Friday, January 30, 2015

Too Many Risks to Virginia Offshore Drilling?

President Obama has indicated that he wants to open areas offshore from Virginia's coast for oil and gas exploration.  The move has outraged environmentalists while thrilling Virginia Republicans who never seem to pause to worry about potential disasters that could happen.  As always, there is talk of creating new jobs, but as a former in-house attorney for a major oil company some years ago, I remain very skeptical about boasts of the number of jobs created.  From my experience, most of the technical workers would be imported in from elsewhere and send their earnings back to their home states and at best Virginia would see increases in rentals of some office space, residential housing rentals, and some small amount of business for local marine suppliers.   A column in the Virginian Pilot looks at the risks involved.  For those who don't know, the American Petroleum Institute is a lobbying arm of the major oil companies and its "studies" are about as reliable as something coming out of The Family Foundation on gays.  Here are excerpts:
IT TAKES a lot of assumptions to conclude that offshore drilling will benefit Virginia:
-- That the Navy will reverse years of analysis and decide that drilling poses no danger to its training mission offshore or its installations onshore.
-- That oil companies won't imperil Hampton Roads' tourism and commercial fishing with a spill, as has happened everywhere else.
-- That despite years of resistance, every state in America will now agree to simply hand over royalties to Virginia.
-- That Maryland and North Carolina won't care when Virginia tries to seize their territory.
-- That oil jobs - notoriously transient and temporary - will abandon places like Texas and Louisiana for Hampton Roads.
-- That a time with some of the lowest gas prices in recent history is also the time to start drilling for some of the most expensive oil and gas on the planet.
Despite all that, the White House' decision Tuesday to allow drilling off four Southeastern states was cheered by pro-petroleum politicians and their supporters. Among the parcels included was "Lease Sale 220," off Virginia's coast.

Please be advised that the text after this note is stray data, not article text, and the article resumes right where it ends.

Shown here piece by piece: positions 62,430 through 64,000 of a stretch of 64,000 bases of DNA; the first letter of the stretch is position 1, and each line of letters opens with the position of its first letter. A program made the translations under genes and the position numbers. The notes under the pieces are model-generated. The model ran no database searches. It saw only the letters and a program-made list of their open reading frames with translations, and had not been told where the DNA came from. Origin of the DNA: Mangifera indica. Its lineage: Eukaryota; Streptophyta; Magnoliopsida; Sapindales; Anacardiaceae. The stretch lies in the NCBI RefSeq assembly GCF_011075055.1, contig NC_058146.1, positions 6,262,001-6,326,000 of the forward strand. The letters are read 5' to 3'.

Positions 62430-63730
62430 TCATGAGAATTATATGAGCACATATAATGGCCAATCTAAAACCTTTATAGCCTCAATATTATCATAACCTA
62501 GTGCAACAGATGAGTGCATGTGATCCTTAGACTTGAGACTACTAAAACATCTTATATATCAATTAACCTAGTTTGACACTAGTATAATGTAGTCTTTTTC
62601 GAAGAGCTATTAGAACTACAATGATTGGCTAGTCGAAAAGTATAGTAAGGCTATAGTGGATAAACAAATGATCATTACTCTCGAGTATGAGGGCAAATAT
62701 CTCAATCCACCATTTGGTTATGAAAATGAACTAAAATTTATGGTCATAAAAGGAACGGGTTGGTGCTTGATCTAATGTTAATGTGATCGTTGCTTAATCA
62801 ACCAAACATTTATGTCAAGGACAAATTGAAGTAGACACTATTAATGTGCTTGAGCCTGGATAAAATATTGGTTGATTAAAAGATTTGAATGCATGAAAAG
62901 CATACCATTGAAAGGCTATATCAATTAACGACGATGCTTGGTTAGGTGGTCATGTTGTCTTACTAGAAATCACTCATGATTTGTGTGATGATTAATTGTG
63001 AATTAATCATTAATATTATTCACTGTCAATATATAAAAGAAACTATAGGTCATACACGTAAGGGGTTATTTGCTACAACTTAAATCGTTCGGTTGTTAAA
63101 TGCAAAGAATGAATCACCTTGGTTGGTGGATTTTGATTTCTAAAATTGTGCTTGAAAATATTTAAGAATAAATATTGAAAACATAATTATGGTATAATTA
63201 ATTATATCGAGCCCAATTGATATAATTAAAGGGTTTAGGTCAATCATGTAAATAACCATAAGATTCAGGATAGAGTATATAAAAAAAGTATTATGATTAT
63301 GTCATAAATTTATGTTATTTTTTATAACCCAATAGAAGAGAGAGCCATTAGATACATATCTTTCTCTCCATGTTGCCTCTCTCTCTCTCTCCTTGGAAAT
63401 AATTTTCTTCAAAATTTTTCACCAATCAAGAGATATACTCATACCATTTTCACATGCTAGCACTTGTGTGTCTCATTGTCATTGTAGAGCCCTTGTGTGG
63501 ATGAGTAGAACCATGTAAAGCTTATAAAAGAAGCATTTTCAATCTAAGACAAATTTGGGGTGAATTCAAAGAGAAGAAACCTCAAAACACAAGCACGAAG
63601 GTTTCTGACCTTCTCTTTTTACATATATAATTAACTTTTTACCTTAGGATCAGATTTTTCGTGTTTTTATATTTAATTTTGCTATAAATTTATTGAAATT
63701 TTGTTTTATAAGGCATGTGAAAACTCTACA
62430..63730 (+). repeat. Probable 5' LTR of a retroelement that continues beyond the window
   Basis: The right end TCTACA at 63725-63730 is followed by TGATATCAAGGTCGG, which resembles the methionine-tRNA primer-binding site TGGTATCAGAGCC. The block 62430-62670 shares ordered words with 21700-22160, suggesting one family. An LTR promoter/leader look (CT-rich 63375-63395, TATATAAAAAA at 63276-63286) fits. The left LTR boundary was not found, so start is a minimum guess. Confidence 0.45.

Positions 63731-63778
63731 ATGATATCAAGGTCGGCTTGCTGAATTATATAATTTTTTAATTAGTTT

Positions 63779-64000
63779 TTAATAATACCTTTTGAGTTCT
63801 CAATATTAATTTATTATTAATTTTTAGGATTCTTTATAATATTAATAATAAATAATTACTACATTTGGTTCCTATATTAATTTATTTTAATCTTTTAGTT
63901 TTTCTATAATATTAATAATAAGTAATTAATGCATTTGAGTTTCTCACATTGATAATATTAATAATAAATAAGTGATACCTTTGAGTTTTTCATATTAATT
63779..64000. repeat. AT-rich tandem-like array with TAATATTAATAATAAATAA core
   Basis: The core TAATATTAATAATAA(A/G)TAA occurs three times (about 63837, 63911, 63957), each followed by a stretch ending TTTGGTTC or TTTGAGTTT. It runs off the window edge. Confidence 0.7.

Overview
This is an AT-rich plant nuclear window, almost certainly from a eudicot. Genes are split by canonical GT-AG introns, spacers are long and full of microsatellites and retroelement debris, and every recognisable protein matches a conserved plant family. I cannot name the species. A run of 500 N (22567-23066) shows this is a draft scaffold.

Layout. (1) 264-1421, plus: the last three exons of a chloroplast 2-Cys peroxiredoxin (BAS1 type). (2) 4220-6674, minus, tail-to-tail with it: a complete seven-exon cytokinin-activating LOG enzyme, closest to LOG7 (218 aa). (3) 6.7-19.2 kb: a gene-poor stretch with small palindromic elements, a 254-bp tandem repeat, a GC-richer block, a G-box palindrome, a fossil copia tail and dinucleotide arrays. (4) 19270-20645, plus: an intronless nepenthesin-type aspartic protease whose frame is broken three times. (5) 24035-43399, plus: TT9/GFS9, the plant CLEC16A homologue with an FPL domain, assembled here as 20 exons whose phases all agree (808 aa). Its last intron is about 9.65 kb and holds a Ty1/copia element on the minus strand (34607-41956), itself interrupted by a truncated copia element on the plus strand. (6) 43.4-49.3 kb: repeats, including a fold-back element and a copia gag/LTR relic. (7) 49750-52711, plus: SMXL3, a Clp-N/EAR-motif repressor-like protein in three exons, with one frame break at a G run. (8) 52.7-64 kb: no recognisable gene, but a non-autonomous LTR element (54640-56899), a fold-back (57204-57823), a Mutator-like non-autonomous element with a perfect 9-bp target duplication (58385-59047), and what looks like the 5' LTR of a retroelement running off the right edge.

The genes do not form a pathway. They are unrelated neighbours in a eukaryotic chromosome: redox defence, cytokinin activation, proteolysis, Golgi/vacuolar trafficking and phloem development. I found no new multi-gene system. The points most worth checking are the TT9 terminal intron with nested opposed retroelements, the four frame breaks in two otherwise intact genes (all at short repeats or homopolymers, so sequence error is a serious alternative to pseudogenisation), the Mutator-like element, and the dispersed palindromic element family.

The federal decision comes less than five years after the 2010 Deepwater Horizon explosion in the Gulf of Mexico. That disaster killed 11 and fouled huge swaths of the Gulf of Mexico. The environmental damage is inestimable.

The scope of the Deepwater Horizon disaster temporarily halted efforts to open Virginia's coast, but memories are short. Politicians from Virginia Beach Mayor Will Sessoms to U.S. Sens. Mark Warner and Tim Kaine cheered this week's decision.

U.S. Rep. Scott Rigell, as he has before, claimed that offshore drilling would "create 25,000 good-paying jobs for Virginians." The source of that number - which has risen from 19,000 in recent years - is a study commissioned by the American Petroleum Institute. The same report concludes that Atlantic coast offshore drilling would produce 279,562 jobs by 2035.

It's not likely to do so without imperiling others.   The U.S. Navy uses the Atlantic Ocean off the coast of Virginia for training. In 2010, the military concluded that 72 percent of the "Lease Sale 220 area should have no oil or gas activity due to our intensive training and testing in the area and the danger this would present to oil and gas industry personnel and property."

Sessoms, Warner, Kaine and Rigell - indeed, every elected official in Virginia - is acutely aware that Oceana Naval Air Station was nearly gutted in 2005, after the Defense Base Closure and Realignment Commission decided houses and businesses had been allowed too close to the fence line. There was serious consideration of moving the Navy's East Coast master jet base to Florida, a prospect that would have hollowed Hampton Roads.

Navy officials aren't likely to welcome drilling in the Virginia Capes, especially after the military has warned repeatedly of the dangers, including in 2006:

"Any structures built in the water... would restrict where military air wings can fire their weapons, drive aircraft further away from the coast, increase fuel costs and wear and tear on the airframes, increase flight times en-route to training areas, and increase the risk to aircrews...."

No matter what great benefits proponents promise, the dangers are real: To Navy operations, to the environment, to the tourism industry, to commercial fishing.

None of these cautions is likely to deter drilling supporters, who've proven themselves willing to make the assumptions necessary to support the petroleum industry. Experience shows the dangers are more likely than 279,562 jobs.

The threats are greater than the promises that the Hampton Roads economy and environment won't be damaged by an industry with a long history of destruction.
Sadly, I agree with the editorial, not that this will deter the pawns in the pockets of the petroleum industry.

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